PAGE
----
Tuesday, July 25, 2017

Naomi Bishop's Open Letter Regarding the "Indigenous Experience" Panel at USBBY's 2017 Regional Conference

Eds. note on Jul 25, 2017: For context on this post, see the extensive conversation on USBBY's Facebook page


Eds. note: At 9:00 CST, on July 27th, Therese Bigelow, USBBY's Board President, announced that Nancy Bo Flood would not be on the panel. Bigelow said:
We are changing the program on Indigenous Voices in Children’s Literature. Nancy Bo Flood will no longer participate. Panel presenters are all from Canada which reflects the international scope of the conference theme. The panel had already begun working on their program together and the Fenton's, through Christy Jordan-Fenton, have requested that Sarah Ellis continue In her role as moderator. This change will be reflected on the program schedule as soon as I return to my home computer next week.

_________

The United States Board on Books for Young People's (USBBY) 2017 Children’s Literature Conference is happening this October in Seattle at my alma matter, the University of Washington. It is a prestigious event, but I am not happy. 

One of the general sessions (that everyone attends) is titled: The Indigenous Experience in Children’s Books. The presenters on this panel include four Canadians (Lisa Charleyboy, Christy Jordan-Fenton, Margaret Pokiak-Fenton, Sarah Ellis -moderator) and one American, Nancy Bo Flood. In an email to me, the USBBY President stated that Nancy Bo Flood is not Native. 
“Nancy Bo Flood is the fourth speaker. She has written a number of children’s books several of which have Native American themes.  She is not Native American.”  

The problem with Nancy Bo Flood is not just that she is non-native, but that she appropriates Navajo culture. She states that she lived on the Navajo reservation, taught college students there, and writes books about Navajo’s, but she is not Navajo. It is disappointing to see Nancy on this panel because there are so many wonderful Native American authors and illustrators publishing awesome books here in the US. I am pleased to see First Nations writers on the panel, but wonder why the organizers did not select any writers from U.S. Tribal Nations?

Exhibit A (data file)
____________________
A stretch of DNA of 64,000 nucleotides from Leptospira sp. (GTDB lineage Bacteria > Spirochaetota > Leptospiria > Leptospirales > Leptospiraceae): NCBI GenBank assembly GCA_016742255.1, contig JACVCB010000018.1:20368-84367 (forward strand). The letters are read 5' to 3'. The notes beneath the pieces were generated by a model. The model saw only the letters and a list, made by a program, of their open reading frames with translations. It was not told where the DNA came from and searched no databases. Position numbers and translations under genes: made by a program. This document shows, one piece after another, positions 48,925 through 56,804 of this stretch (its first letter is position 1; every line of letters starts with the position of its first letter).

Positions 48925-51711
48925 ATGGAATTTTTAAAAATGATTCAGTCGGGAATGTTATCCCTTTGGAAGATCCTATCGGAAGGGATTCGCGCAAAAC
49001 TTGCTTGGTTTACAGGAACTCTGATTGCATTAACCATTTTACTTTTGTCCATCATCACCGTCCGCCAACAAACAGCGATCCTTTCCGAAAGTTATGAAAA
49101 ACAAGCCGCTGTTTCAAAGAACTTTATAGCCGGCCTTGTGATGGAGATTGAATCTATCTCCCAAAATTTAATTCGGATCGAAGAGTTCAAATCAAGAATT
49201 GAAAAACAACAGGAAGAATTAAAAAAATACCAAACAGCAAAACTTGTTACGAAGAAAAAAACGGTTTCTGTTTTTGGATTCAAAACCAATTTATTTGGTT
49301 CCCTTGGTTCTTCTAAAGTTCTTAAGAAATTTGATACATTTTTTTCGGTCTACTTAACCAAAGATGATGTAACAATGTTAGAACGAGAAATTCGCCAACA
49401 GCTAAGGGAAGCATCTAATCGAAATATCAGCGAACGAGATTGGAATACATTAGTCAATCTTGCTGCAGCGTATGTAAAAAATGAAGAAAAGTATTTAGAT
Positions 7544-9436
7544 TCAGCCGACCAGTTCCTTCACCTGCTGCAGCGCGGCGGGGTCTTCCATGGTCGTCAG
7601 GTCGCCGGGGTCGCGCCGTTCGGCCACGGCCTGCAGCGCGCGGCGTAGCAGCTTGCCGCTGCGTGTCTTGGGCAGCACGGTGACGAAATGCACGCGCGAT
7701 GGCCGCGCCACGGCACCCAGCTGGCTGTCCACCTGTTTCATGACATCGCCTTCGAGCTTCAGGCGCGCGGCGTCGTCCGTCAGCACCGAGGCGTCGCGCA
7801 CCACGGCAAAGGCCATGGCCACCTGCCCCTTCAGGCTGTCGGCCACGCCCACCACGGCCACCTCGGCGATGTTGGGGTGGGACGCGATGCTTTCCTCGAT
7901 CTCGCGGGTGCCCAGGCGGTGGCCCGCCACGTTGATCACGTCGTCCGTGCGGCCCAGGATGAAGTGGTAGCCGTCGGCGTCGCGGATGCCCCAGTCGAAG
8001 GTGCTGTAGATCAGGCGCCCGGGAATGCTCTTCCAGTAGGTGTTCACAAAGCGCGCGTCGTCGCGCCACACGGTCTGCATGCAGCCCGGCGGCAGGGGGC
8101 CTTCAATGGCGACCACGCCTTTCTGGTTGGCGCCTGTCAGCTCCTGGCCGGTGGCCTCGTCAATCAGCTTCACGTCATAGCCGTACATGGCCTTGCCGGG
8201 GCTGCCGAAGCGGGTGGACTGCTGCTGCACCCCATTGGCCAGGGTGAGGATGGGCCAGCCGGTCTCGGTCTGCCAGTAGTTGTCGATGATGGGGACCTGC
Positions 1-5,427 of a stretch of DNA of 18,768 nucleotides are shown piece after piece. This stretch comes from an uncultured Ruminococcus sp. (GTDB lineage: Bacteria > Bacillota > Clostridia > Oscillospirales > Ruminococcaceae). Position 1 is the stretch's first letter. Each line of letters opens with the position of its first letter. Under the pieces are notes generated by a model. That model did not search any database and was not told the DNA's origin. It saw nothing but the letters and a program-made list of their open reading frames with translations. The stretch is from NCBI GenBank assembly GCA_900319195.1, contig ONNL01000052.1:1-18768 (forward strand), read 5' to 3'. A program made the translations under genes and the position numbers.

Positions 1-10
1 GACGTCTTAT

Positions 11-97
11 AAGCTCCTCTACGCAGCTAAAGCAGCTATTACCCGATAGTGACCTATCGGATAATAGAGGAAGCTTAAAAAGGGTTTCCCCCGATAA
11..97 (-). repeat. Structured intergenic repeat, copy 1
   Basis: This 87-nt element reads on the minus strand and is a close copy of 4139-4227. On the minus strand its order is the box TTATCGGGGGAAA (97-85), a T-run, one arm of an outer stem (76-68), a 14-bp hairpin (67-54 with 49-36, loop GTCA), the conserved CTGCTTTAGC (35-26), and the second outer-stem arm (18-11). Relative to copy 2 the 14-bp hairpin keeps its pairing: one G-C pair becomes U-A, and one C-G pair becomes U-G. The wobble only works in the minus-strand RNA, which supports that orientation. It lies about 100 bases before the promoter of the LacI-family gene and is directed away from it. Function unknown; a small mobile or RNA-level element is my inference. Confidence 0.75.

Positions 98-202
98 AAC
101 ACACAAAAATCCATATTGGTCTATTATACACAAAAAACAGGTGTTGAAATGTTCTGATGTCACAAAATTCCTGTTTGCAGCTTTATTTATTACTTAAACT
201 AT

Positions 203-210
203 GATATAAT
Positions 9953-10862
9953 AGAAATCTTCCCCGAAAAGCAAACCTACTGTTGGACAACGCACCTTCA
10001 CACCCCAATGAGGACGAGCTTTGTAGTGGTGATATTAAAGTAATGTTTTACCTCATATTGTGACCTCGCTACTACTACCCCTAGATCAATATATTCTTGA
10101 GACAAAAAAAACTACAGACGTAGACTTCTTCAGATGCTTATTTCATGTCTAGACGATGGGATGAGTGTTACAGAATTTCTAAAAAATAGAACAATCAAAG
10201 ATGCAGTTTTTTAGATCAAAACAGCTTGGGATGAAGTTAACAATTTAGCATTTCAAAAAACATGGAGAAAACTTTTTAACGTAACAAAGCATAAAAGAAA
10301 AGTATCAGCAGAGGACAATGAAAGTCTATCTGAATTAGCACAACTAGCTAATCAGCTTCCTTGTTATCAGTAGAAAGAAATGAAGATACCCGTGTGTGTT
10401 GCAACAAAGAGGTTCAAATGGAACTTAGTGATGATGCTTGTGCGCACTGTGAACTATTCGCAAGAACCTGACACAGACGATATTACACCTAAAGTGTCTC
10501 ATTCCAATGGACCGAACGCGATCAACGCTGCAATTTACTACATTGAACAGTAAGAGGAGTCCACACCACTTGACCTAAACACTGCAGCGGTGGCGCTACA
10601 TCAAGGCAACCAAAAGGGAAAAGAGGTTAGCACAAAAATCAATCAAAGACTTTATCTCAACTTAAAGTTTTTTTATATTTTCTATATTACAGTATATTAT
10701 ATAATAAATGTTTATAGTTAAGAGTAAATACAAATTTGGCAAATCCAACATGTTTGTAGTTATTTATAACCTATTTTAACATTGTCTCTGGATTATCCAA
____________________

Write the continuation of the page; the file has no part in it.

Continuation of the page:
US Native American children’s authors deserve to be on a panel for speaking about the Indigenous Experience in Children’s Literature!

Here are some names that should have been considered for the panel at USBBY: Joseph Marshall III, Tim Tingle, Evangeline Parsons Yazzie, Joseph Bruchac, Eric Gansworth, Anton Treuer, Louis Erdrich, Jonathan Nelson, John Herrington, Arigon Starr.

When will the publishing community reach out to the American Indian Library Association (AILA) for Indigenous Children’s Literature? AILA has advocated for Native Children’s literature for decades.

When will the library community and organizers of conferences on youth literature listen to Native voices and let our stories be heard?

Our libraries, schools, and communities deserve to have stories from Indigenous authors on bookshelves and in classrooms all across the United States and the world. We are still here and are still telling our stories through picture books, easy readers, young adult books, graphic novels, oral histories, songs, art, film, theater, dance, and other mediums. There is no excuse for the USBBY conference planning committee to not listen to our stories and voices. Native authors, illustrators, and publishers are here in the US providing opportunities for everyone to learn, read, and enjoy. 

If you are looking for authors to invite to your conference, library, or event take a look at those authors listed above. These writers are some of my favorite authors and deserve to be acknowledged for their amazing books!

Naomi Bishop, MLIS
Akimel O’odham, Member of the Gila River Indian Community

_________
See Debbie Reese's Open Letter Regarding USBBY's 2017 "Indigenous Experience" Panel in Seattle

 


No comments: